Reflects so that little of the polar ice melts during

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reflects so that little of the polar ice melts during the summer; if it did Answer: ------------------------------------------------------------------------------------------------------------ Q24 to Q27: Years before the advent of plate tectonics―the widely accepted theory, developed in the mid-1960’s, the holds Line that the major features of Earth’s surface (5) are created by the horizontal motions of Earth’s outer shell, or lithosphere― a similar theory was rejected by the geological community. In 1912, Alfred Wegener proposed, in a widely debated (10) theory that came to be called continental drift, that Earth’s continents were mobile. 12
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To most geologists today, Wegener’s The origin of Continents and Oceans appears an impressive and prescient (15) document, containing several of the essential presumptions underlying plate tectonics theory: the horizontal mobility of pieces of Earth’s crust; the essential difference between oceanic and conti- (20) nental crust; and a causal connection between horizontal displacements and the formation of mountain chains. Yet despite the considerable overlap between Wegener’s concepts and the (25) later widely embraced plate tectonics theory, and despite the fact that conti- nental drift theory presented a possible solution to the problem of the origin of mountains at a time when existing expla- (30) nations were seriously in doubt, in its day Wegener’s theory was rejected by the vast majority of geologists. Most geologists and many historians today believe that Wegener’s theory (35) was rejected because of its lack of an adequate mechanical basis. Stephen Jay Gould, for example, argues that continental drift theory was rejected because it did not explain how continents (40) could move through an apparently solid oceanic floor. However, as Anthony Hallam has pointed out, many scientific phenomena, such as the ice ages, have been accepted before they could be fully (45) explained. The most likely cause for the rejection of continental drift―a cause that has been largely ignored because we consider Wegener’s theory to have been validated by the theory of plate (50) tectonics―is the nature of the evidence that was put forward to support it. Most of Wegener’s evidence consisted of homologies—similarities of patterns and forms based on direct observations of (55) rocks in the field, supported by the use of hammers, hand lenses, and field note- books. In contrast, the data supporting 13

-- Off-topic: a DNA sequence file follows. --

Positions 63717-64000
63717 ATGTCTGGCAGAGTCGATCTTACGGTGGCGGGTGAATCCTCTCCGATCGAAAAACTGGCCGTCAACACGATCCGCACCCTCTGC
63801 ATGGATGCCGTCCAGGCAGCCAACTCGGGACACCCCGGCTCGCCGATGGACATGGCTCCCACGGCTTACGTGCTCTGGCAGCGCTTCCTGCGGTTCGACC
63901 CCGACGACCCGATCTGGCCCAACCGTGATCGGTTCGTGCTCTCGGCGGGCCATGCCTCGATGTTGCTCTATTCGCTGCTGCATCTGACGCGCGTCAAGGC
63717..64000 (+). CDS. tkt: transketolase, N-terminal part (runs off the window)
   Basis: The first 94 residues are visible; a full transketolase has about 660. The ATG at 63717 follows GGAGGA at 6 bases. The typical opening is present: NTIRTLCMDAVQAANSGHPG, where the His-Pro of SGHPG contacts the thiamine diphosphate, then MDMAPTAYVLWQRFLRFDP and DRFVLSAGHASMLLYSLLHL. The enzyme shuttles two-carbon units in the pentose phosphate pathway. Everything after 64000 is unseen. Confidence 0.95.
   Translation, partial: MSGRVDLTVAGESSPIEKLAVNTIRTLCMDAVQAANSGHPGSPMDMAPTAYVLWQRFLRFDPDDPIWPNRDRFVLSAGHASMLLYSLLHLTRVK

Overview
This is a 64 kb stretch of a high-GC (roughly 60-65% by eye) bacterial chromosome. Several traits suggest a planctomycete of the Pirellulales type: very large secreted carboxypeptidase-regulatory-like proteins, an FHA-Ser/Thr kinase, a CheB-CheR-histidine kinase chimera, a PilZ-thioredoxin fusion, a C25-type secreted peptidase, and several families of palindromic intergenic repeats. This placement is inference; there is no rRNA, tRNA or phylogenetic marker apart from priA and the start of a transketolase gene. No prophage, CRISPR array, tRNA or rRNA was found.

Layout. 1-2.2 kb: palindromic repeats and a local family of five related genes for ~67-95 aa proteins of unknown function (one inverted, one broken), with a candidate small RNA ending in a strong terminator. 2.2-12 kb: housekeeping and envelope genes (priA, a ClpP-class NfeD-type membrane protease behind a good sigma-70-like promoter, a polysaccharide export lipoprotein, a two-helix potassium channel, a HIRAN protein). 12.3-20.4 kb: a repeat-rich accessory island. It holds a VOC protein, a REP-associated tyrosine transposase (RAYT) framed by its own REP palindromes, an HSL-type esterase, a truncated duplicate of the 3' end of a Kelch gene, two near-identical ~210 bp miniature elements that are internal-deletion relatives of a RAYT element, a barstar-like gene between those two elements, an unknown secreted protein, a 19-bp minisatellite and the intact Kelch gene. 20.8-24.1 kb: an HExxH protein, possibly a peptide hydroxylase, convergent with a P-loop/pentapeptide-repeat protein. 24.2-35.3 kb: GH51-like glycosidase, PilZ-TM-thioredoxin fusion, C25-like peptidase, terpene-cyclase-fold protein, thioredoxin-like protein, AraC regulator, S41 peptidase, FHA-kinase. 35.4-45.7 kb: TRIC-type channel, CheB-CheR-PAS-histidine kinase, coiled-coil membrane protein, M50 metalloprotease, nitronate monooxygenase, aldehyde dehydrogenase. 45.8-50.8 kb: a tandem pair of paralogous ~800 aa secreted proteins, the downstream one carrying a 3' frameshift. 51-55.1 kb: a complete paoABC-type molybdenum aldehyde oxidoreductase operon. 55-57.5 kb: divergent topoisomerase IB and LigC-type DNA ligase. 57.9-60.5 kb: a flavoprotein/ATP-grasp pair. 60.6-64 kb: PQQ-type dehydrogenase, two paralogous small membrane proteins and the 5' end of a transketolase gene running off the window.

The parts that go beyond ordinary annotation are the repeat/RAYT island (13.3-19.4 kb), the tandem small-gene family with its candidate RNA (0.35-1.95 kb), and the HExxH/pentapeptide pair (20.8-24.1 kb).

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plate tectonics were impressively geophysical—instrumental determinations (60) of the physical properties of Earth gar- nered through the use of seismographs, magnetometers, and computers. --------------------------------------------------------------------------------
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